However, the texture of the private lives lived has been explored before. Do we really need to hear again the un-ironically presented story of a sheltered suburban white young person discovering that parents are people too, that love is difficult, that society and other powerful institutions can be hypocritical, corrupt, and ruthlessly cruel, that having and getting money is complicated; or about a young white '60s teen discovering blues and jazz; or about an athletically inclined teen discovering writing and books; or about a lonely latchkey child discovering the movies?  These things are presented with reverence and care and honor and honesty, but we’ve really seen this kind of thing a lot at this point.

Ferguson’s universe of family and friends is the same through all four versions of his life, but his and their pairings and roles and fates are not all the same. However, what is the same, among him and his friends for example, is that all are ambitious smart kids with plans and opportunities existing de facto for them and all are attending top level universities. As the narrative voice says, about a specific period here but in a statement more broadly applicable, “Many intolerable things occurred … but not to them, not directly to them.”

In addition, Ferguson has luck, at key moments that ameliorates the private and public tragedy and catastrophe that crop up, including Ferguson’s intersections with race and social class in America and the Vietnam War.  Whatever happens, his -- and their -- boat keeps bobbing along, but certainly not without real pain and existential darkness along the way. So the arc of the various stories begins to feel a little arbitrary.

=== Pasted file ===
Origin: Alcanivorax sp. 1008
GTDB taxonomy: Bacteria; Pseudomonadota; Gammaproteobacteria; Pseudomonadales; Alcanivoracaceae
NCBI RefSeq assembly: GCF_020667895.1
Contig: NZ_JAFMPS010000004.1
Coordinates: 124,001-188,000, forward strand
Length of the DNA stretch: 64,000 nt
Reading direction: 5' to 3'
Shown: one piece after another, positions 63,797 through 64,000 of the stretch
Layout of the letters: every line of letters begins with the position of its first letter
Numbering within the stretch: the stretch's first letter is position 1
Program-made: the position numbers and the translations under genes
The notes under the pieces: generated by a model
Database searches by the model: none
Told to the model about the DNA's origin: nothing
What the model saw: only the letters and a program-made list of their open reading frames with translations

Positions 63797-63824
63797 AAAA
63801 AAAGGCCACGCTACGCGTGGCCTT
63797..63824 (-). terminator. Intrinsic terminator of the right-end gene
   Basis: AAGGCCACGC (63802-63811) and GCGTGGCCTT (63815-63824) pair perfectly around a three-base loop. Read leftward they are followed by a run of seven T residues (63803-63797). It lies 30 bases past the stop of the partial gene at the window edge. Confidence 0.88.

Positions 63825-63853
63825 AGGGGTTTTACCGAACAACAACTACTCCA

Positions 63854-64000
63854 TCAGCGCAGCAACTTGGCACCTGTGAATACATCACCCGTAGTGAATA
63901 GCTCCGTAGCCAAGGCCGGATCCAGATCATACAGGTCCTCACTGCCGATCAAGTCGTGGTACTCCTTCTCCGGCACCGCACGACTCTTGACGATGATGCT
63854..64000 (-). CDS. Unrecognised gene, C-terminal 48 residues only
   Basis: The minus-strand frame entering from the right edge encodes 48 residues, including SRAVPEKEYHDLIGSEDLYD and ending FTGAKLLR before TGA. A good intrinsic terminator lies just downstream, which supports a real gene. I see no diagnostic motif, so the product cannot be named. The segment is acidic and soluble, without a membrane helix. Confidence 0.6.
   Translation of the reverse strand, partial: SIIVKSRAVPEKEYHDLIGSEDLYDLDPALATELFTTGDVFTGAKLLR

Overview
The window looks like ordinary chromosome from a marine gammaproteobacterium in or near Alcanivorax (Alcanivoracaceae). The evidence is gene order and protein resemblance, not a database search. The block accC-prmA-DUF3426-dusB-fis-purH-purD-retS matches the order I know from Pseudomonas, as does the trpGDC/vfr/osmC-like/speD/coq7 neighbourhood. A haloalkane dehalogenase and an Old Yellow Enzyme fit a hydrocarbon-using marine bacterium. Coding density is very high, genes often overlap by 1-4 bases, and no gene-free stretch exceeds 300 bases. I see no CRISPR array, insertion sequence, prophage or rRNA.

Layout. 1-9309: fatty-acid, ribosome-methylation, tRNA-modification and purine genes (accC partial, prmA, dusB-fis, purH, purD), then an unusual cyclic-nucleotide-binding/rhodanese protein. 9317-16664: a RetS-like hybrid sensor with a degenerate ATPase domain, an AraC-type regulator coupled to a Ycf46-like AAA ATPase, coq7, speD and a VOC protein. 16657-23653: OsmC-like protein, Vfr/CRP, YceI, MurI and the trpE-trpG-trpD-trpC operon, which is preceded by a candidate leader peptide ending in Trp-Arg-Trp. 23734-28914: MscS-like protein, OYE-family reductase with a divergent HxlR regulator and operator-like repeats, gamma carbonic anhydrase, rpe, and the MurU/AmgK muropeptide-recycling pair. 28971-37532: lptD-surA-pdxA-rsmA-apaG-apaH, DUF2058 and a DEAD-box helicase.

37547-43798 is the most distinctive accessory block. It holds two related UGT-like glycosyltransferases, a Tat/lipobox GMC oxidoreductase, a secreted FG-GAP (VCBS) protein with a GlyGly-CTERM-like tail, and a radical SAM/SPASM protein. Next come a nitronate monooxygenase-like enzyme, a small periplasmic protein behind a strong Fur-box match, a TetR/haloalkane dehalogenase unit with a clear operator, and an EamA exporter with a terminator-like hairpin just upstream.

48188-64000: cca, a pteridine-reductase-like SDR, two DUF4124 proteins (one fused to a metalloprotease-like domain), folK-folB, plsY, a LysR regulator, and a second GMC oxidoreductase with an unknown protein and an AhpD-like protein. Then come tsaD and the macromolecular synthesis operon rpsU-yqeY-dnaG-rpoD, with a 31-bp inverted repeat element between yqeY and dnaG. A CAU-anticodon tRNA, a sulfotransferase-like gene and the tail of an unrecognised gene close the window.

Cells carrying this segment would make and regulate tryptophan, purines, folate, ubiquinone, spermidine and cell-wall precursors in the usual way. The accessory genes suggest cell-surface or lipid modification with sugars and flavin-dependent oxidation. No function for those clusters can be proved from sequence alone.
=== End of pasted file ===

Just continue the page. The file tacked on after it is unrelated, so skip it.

Then there’s the the writing. There’s a skilled but utilitarian, expository quality to the voice, even to the point of using foreshadowing (“more about that later”), and clichés (people are “out and about”) and words like “shenanigans” used un-ironically, all as a kind of short-hand to telegraph information quickly so the narrative can keep moving. And while self-examination by literary narrators in fiction are what it’s about, here that self-examination becomes so elaborated and repetitive in terms of ideas and emotions that it crosses the line into redundancy too often.

In what is admittedly a very subjective kind of criticism, once Ferguson reaches teen-hood, the characters and friends and assorted adults when speaking often sound a little stiff, and things intended to convey humor don’t make it all the way to being funny. Making characters speak in ways that sound like real people is difficult, and it’s not always true that dialogue is a problem.  But a little too often, it is.

Writing a novel is not an instrumental, conscious process; the writer writes because she or he has no choice, is compelled, obsessed to some degree. So this book had to exist from Paul Auster’s view, and that is enough of a reason. Once an art work is set loose in the world, it is a message in a bottle, meant for whomever picks it up. However, this message may or may not resonate or make sense or be interesting to beachcombers who find it.  Some may welcome “4321” but others will regretfully throw it back in the ocean, for someone else to find.

Ed Taylor is a teacher and freelance critic and the author of "Theo."